'The past few weeks in England will be remembered as much for Kohli's skilled conquest of his English demons as they will be for his dreadful reading of pitches, curious selection choices, sporadic tactical lapses, and overall inability to help his side cross the finish line,' notes Dhruv Munjal.
In parts, this was like the 1990s. One man soaring and roaming some empyreal space we thought did not exist. The others, like schoolboys catapulted into the big time overnight, bringing us crashing down to earth with a fecklessness that belongs in the lowest grade of club cricket.
There was breathtaking beauty at one end, abject capitulation at the other -- one man's departure almost always leading to an entire team's demise.
Yet, this was just one part of the dreaded '90s trope.
Even as the captain excelled on the personal front, he failed to pull his teammates -- the batsmen, primarily -- out of a mire of mediocrity.
Just like Sachin Tendulkar all those years ago, this would have hurt Virat Kohli most.
Not so much because his more human colleagues couldn't take advantage of his stupefying run with the bat, but because he, cricket's ultimate challenger and supreme competitor, struggled so appallingly as a leader.
Right now, Kohli, the batsman, can don an ushanka in peak summer in Chennai or hop on a zero-gravity flight and still manage to churn out hundreds.
If the last five Test matches do not confirm his status as the greatest batsman of our times, perhaps nothing will.
But Kohli, the captain, seems like a victim of his own paranormal talent -- and bellicosity.
The past few weeks in England will be remembered as much for Kohli's skilled conquest of his English demons as they will be for his dreadful reading of pitches, curious selection choices, sporadic tactical lapses, and overall inability to help his side cross the finish line.
In the coming days, this suffering will only be compounded by the common belief that Kohli's class of 2018 had its moments and chances in England.
Yes, this was a glorious advertisement for Test match cricket, gripping every inch of the way. Yet, it played out in a weird pattern: India, seriously good in parts, somehow ended up losing 1-4 to a seriously poor English side, a strange case of fine margins leading to heavy defeat.
It would be a grave error of judgement to label Kohli incapable of leading India.
In the last few years, he has, after all, built a Test juggernaut -- such has been the team's domination that, despite the chastening reversal in England, India is still ranked the number one Test side in the world.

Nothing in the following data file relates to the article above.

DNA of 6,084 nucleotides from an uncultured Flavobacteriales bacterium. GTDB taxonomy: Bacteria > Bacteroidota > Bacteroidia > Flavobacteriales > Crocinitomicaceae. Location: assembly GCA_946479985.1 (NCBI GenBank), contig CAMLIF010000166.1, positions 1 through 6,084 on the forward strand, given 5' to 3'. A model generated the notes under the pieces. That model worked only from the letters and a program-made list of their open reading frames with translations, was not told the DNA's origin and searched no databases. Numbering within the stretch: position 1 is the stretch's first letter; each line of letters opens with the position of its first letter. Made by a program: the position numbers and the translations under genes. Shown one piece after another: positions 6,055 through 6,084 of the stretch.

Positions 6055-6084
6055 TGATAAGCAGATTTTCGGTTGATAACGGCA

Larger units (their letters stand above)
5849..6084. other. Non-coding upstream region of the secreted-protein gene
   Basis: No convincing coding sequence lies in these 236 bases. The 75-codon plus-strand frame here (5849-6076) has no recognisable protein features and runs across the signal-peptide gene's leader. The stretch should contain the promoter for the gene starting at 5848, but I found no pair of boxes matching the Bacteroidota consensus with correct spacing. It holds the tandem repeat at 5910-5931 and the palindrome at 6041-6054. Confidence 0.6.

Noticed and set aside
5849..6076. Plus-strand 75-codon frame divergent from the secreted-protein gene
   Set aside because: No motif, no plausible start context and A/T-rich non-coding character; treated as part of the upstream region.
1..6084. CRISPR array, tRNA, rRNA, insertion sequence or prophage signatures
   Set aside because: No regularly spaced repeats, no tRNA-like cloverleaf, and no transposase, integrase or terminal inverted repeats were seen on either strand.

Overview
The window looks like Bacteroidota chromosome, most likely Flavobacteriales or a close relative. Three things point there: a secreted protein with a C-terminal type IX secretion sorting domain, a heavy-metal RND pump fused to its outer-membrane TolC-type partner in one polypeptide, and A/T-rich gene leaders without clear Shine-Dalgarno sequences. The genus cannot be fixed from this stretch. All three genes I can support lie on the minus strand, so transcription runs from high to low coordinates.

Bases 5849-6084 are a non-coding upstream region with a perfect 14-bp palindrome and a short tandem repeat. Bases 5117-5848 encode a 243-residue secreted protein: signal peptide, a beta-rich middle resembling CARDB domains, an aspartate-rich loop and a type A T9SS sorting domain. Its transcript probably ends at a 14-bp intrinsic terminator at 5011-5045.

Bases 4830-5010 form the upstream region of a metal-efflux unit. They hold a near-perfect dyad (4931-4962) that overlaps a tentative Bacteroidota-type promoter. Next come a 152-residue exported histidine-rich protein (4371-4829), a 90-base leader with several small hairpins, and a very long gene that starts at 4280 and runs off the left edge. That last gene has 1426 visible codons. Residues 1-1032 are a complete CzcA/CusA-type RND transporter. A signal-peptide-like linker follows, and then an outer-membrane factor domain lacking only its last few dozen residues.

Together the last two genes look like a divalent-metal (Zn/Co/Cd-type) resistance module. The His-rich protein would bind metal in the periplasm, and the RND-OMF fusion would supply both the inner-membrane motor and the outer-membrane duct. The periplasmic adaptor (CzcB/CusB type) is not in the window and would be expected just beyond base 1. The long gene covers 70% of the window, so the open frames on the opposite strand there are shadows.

Yet, on India's last two overseas tours -- South Africa was the other -- Kohli's stewardship has invited hard questions.
"Sometimes, it's as if he has too much to do. He is the captain, the best player, the main motivator -- his job is unfairly demanding at times," says a former Indian batsman.
But even Kohli, like all world-beaters before him, is not an island unto himself.
And it would be grossly imprudent to analyse anything Kohli-related without the mention of Ravi Shastri, the team's head coach.
The Kohli-Shastri bromance has become the centrepiece of Indian cricket in recent years -- so much so that the Board of Control for Cricket in India apparently got rid of Anil Kumble, Shastri's predecessor, on Kohli's insistence. He wanted his own man in the hot seat.
By uniting the two, the Board appeared to have given them carte blanche.
So when the Indian team decided to play an extra spinner in Kuldeep Yadav on a damp, seaming wicket at Lord's, or when later in the series it chose only one when the home team rightly went in with two, it wasn't solely Kohli's doing.
"I just can't understand what the management has been up to. Shastri has been in the sport for over 35 years. More crucially, he was a broadcaster and commentator for so long. How could even he not read the pitch?" wonders former Indian spinner Maninder Singh.
Moreover, Kohli and Shastri's patience with different players differs dramatically.
Wicket-keeper Dinesh Karthik, who was making a comeback, was banished after the first two matches. On the other hand, Shikhar Dhawan, the kind of guy who now seems accomplished enough to nick a moving watermelon, was kept on for four matches.
"Karthik's keeping was fine. He was dropped for his batting. They must know what they want from their wicket-keeper," argues former India stumper Nayan Mongia.
But nothing quite encapsulates Kohli's selection horrors better than the eternal enigma that is Hardik Pandya.
Kohli does realise that Pandya's type -- a fast-bowling all-rounder -- is a rarity in Indian cricket, but it is now painfully evident that he believes in his ability a bit too much.
Mongia, who also hails from Vadodara and has watched from close quarters the 24 year old's rapid ascent, sees Pandya as a batsman who can bowl. How Kohli views him, however, remains a mystery.
Pandya neither contributes sufficiently with the bat nor does the captain trust him enough to give him many overs with the ball.
Against England, Pandya bowled just 64 overs (10.6 per innings) in four games, and amassed a paltry 164 runs with the bat -- an average of 20.5.
In hindsight, a pure batsman at number six instead of Pandya would have served the team better.
"The captain and team management's love for Pandya cost us the series. As Ravindra Jadeja showed in the last game, if an all-rounder was needed, it should've been him all along," says Maninder Singh.